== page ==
It’s not just Griffin’s magnetic smile and natural charisma. He’s also shown a superb work ethic and a sincere willingness to learn. That has only heightened the respect he’s gained from the Redskins.

“His teammates have embraced him,” Jones said. “They all will tell you that even though this kid has become a star overnight, he doesn’t act like it. He has a laid-back but confident manner. And that’s had guys rallying behind him.”

The biggest fear with Griffin is that his ability to make plays on the run will expose him to too many brutal hits. That was evidenced against Atlanta on Sunday when a kill shot from Falcons linebacker Sean Weatherspoon forced Griffin out of the game with a concussion.

A week earlier, the Bengals sacked Griffin six times and delivered countless big hits as Griffin ran a flurry of option plays as well.

Said Jones: “The thing he’s still learning is that in college, you could carry out some of those fakes and still make that option pitch and be OK. Well, in the NFL, defenders are so much faster, they’re going to get to you sooner. So I think he’s learning to not sell those fakes quite as hard.”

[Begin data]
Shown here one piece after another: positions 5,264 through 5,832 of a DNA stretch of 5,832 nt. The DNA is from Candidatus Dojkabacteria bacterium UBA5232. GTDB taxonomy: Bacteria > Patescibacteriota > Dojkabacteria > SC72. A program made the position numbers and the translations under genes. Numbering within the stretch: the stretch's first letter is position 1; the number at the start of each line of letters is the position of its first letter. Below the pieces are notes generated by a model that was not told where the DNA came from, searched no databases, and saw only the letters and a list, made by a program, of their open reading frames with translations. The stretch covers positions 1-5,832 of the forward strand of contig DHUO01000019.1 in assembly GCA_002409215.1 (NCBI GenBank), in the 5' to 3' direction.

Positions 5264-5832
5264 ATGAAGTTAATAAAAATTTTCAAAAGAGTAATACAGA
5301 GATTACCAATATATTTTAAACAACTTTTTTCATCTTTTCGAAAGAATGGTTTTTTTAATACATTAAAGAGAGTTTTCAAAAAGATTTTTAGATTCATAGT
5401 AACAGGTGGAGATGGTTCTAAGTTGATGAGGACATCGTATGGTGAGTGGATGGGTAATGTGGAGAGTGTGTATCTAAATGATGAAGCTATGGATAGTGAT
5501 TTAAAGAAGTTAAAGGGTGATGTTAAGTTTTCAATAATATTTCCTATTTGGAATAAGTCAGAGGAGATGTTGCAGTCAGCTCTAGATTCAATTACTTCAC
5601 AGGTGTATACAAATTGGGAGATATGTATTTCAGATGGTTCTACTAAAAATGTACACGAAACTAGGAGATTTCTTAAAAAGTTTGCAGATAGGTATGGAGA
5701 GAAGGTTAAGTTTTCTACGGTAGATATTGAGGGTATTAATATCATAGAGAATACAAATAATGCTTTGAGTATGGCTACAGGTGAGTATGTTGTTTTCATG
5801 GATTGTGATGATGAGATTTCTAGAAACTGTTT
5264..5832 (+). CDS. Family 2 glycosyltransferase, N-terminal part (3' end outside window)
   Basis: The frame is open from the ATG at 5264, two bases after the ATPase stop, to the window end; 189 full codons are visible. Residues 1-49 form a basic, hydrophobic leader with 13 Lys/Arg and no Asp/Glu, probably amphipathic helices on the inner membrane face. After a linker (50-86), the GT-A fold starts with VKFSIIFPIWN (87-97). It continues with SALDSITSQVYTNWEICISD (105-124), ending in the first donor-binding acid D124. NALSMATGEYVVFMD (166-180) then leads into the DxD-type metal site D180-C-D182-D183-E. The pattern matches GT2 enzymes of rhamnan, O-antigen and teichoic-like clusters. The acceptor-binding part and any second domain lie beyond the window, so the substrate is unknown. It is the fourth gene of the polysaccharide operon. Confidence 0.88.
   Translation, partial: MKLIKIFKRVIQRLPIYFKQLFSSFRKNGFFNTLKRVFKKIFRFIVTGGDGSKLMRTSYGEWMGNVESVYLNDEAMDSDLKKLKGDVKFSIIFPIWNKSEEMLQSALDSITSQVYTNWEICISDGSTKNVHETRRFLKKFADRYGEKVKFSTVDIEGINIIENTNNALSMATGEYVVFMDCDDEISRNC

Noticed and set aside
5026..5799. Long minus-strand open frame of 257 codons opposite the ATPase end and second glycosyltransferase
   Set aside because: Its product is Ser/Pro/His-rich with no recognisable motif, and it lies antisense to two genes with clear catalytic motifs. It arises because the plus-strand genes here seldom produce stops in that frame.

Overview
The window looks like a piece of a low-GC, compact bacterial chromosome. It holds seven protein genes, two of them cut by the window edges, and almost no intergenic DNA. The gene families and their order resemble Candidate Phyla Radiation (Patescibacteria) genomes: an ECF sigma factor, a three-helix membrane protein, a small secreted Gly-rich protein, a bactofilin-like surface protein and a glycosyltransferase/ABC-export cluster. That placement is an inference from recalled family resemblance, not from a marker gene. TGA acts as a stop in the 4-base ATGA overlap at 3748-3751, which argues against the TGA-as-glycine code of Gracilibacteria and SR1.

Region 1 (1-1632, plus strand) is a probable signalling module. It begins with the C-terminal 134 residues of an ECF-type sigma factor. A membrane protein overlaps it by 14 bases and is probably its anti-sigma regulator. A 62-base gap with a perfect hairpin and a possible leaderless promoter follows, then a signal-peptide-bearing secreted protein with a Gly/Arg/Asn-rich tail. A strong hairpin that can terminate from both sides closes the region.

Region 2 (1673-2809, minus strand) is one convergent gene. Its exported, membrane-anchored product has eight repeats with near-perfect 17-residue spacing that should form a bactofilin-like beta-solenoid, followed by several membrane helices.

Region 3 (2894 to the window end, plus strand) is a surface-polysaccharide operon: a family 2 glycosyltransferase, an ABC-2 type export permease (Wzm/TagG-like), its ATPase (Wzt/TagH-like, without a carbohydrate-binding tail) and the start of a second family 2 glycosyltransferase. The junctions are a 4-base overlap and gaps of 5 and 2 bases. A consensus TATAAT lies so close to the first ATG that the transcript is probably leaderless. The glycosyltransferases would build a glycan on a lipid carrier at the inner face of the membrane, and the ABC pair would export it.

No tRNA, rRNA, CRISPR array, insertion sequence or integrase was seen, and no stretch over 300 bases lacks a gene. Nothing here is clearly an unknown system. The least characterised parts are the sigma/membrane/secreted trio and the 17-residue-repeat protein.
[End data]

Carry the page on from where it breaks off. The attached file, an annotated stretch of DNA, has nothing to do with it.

The beating Griffin has taken has also maybe put the Redskins coaching staff on higher alert.

“Since then they seem to have gone to a much more vanilla approach,” Jones said, “much more in line with the traditional Mike Shanahan-Kyle Shanahan offense. So you can guess that they’re trying to protect him a little bit more.”

3.Running back Alfred Morris has had a surprise breakout as a rookie.

In April, 11 running backs were drafted before Morris was taken in the sixth round with the No. 173 overall pick. Even the reporters in Washington saw an uphill battle for the power back out of Florida Atlantic to make the roster considering the Redskins had Tim Hightower, Roy Helu and Evan Royster in the mix.

“We were thinking Morris was a practice squad guy,” Jones said.

Then the preseason arrived. Hightower was slow in recovering from the torn ACL he suffered last October and was eventually released.